Sikorsky has developed a prototype design change to the helicopter’s auxiliary power unit to deflect exhaust, according to the GAO report. Flight testing of the prototype design change was conducted in March. Sikorsky also is conducting testing to determine if changes in helicopter and/or engine operating procedures can mitigate the risk of landing zone damage.

According to program officials, Sikorsky plans to have a solution for this performance requirement by November 2020. The VH-92A development program includes delivery of two Engineering Development Model (EDM) test aircraft and four System Demonstration Test Article (SDTA) aircraft, which are production representative.

The two EDM aircraft are currently undergoing government-led integrated testing at Naval Air Station Patuxent River, Maryland, and were used to conduct an operational assessment in March 2019 to support a decision on whether to enter low-rate initial production. The four SDTA aircraft, now in the modification stages, are production representative aircraft being built under the development contract.

“There is no need for major reengineering,” the NAVAIR spokesperson told Vertical. “To date, testing and analysis of the solution has been positive and the program office has downgraded this risk. The program office is validating a solution to meet the presidential lift mission requirement. The program is performing test and evaluation of landing operations at various sites that have a landing zone surface that is representative of the White House South Lawn.”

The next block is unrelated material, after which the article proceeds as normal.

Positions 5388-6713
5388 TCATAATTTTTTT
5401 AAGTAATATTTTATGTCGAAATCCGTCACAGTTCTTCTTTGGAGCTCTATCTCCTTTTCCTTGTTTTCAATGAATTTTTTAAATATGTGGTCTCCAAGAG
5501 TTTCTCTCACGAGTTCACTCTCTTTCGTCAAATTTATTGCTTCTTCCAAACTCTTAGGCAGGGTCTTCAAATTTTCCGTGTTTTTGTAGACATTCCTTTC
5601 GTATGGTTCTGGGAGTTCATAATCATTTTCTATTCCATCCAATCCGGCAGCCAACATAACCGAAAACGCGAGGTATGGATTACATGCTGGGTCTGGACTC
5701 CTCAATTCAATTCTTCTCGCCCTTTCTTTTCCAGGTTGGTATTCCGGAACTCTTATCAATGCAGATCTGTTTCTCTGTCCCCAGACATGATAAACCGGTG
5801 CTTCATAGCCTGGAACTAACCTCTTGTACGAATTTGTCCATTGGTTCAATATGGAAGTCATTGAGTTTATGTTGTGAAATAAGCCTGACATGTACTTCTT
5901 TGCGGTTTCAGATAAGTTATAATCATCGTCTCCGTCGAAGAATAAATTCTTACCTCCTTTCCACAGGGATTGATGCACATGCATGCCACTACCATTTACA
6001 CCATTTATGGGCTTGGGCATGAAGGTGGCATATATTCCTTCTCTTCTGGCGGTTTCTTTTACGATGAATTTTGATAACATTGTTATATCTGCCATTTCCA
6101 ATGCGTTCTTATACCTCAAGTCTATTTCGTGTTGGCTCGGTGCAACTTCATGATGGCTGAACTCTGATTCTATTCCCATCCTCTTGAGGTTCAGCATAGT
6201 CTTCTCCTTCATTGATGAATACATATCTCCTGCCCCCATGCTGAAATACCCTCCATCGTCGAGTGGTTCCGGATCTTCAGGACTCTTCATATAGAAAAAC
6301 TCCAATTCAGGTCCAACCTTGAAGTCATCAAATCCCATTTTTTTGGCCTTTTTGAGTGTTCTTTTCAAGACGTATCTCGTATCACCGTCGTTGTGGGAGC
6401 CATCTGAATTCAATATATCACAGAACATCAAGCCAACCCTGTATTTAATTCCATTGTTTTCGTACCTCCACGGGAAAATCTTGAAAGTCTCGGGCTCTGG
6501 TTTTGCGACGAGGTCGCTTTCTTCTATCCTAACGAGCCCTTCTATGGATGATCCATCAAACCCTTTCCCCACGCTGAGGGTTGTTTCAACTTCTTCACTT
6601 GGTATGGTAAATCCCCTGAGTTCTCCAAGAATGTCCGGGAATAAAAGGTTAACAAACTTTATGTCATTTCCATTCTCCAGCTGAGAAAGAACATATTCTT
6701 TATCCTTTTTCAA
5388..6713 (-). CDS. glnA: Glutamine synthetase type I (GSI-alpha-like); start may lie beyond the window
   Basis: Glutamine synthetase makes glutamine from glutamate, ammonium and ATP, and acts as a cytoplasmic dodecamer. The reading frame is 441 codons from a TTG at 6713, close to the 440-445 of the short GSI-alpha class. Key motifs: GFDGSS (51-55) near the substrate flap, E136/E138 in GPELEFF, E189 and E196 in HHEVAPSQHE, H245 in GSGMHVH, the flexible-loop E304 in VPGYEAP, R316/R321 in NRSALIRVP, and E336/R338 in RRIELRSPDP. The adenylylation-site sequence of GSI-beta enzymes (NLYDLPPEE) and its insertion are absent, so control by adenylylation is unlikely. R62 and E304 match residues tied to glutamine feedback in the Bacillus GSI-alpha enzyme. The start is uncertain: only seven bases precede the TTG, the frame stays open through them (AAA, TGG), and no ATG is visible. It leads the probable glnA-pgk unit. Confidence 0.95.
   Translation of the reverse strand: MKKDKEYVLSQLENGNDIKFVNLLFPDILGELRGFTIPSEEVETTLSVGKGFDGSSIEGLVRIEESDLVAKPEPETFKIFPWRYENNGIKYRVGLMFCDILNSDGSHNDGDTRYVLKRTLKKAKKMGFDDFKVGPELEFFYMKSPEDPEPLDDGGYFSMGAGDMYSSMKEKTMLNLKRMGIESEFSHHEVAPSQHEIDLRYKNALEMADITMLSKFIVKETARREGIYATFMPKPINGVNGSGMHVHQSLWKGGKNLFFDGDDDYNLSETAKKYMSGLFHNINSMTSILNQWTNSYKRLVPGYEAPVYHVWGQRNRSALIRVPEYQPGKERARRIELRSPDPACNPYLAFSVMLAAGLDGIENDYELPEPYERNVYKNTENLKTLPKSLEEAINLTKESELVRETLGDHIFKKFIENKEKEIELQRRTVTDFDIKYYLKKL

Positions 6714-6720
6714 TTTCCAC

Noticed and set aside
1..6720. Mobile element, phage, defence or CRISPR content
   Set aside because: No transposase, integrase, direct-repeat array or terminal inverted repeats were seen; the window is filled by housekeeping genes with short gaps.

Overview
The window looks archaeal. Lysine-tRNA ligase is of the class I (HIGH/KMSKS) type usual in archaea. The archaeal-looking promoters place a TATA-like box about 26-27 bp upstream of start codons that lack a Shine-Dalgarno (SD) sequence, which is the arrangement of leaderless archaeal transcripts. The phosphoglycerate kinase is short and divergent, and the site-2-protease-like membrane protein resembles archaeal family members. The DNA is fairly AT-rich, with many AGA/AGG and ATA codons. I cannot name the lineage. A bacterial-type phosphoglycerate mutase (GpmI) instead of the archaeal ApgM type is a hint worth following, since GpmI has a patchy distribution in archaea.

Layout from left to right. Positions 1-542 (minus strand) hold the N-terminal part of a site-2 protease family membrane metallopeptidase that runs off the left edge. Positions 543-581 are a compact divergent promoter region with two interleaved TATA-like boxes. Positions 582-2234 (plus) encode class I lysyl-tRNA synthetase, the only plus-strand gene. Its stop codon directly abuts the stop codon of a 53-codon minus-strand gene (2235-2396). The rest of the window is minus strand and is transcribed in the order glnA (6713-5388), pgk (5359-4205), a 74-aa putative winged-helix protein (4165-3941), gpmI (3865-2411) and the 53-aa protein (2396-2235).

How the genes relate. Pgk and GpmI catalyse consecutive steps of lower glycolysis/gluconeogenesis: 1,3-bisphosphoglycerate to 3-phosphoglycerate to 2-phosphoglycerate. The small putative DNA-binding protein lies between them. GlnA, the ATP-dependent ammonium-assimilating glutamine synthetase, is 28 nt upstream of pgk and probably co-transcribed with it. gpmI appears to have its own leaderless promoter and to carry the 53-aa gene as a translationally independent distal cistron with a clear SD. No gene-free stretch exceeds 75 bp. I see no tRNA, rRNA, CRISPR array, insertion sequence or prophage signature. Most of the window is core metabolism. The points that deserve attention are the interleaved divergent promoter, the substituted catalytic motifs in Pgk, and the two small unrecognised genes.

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Initial delivery of the first presidential helicopter is scheduled for fiscal year 2020 with production ending in fiscal year 2023. In April 2019, the Navy estimated that the VH-92A would cost about $4.9 billion to develop and produce and about $15.6 billion to operate and support the helicopters through fiscal year 2062. That $20.5 billion estimate reflects a 10 percent reduction from the program’s 2014 baseline estimate, the GAO report says.

The program office has mitigated or reduced risk on some technical issues found in prior reports related to helicopter start procedures, electromagnetic environment effects/electromagnetic pulse and cybersecurity. The Navy assessed these capabilities during earlier developmental test and during the operational assessment, which concluded in April 2019, before the Navy approved the program to enter production.

Limitations with the mission communications system still exist and upgraded software intended to address those limitations will be evaluated during IOT&E conducted through September.

“The results of that testing could impact the Navy’s planned January 2021 decision to begin using the helicopters as part of the presidential helicopter fleet,” the GAO report says.